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The Slick

New Mexico Legislators Punt on Money for Oil and Gas Inspectors

The state’s booming budget lacks cash for monitoring of oil and gas wells.




Pump jacks operate near Loco Hills in Eddy County, NM. Photo: Paul Ratje / AFP.

North Dakota has 23.

Colorado has 46 just at its Oil & Gas Conservation Commission.

Oklahoma has 56 and is looking for more.

California — always the overachiever — has 76 in its Department of Conservation. Four other departments also have some.

New Mexico has fewer than 20, on a good day.

They are field inspectors — the people who check each state’s oil and gas wells in person for leaks and compliance issues.

And New Mexico, the No. 2 oil producing state in the U.S. and No. 7 in natural gas, has fewer than other states, particularly when considering the size of the job before them. Oklahoma parallels New Mexico in natural gas production. All trail New Mexico in oil production.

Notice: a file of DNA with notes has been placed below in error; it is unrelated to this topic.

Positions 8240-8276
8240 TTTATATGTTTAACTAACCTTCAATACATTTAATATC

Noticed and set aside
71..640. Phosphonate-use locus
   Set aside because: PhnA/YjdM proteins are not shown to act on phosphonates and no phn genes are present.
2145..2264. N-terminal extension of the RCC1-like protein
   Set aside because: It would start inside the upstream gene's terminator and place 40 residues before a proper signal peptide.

“The more inspectors we have, the more kind of ground we can cover.”

~ Adrienne Sandoval, director, Oil Conservation Division

The New Mexico Oil Conservation Division (OCD) — the state’s oil and gas monitoring body — has 11 inspectors dedicated to field work and has vacancies for two more. The Air Quality Bureau (AQB) at the New Mexico Environment Department (NMED) has six inspectors, but they monitor a lot more than just oil and gas operations.

That means fewer than a dozen full-time, oil-and-gas-only field monitors to cover more than 52,000 active wells in the state. That’s not to mention thousands more injection wells, with more and more wells drilled every day.

Currently, the state Legislature is in the final stages of debate over a record-breaking $8.48 billion dollar budget — up 13% over the previous year — that covers everything from hundreds of millions in pay increases for the state’s teachers to a $40 million initiative for a film academy — far more than the combined $25.7 million allocated from the general fund for both OCD and NMED in the coming year.

OCD Director Adrienne Sandoval acknowledges the pretty basic math between inspectors and wells. “The more inspectors we have, the more kind of ground … we can cover,” she said.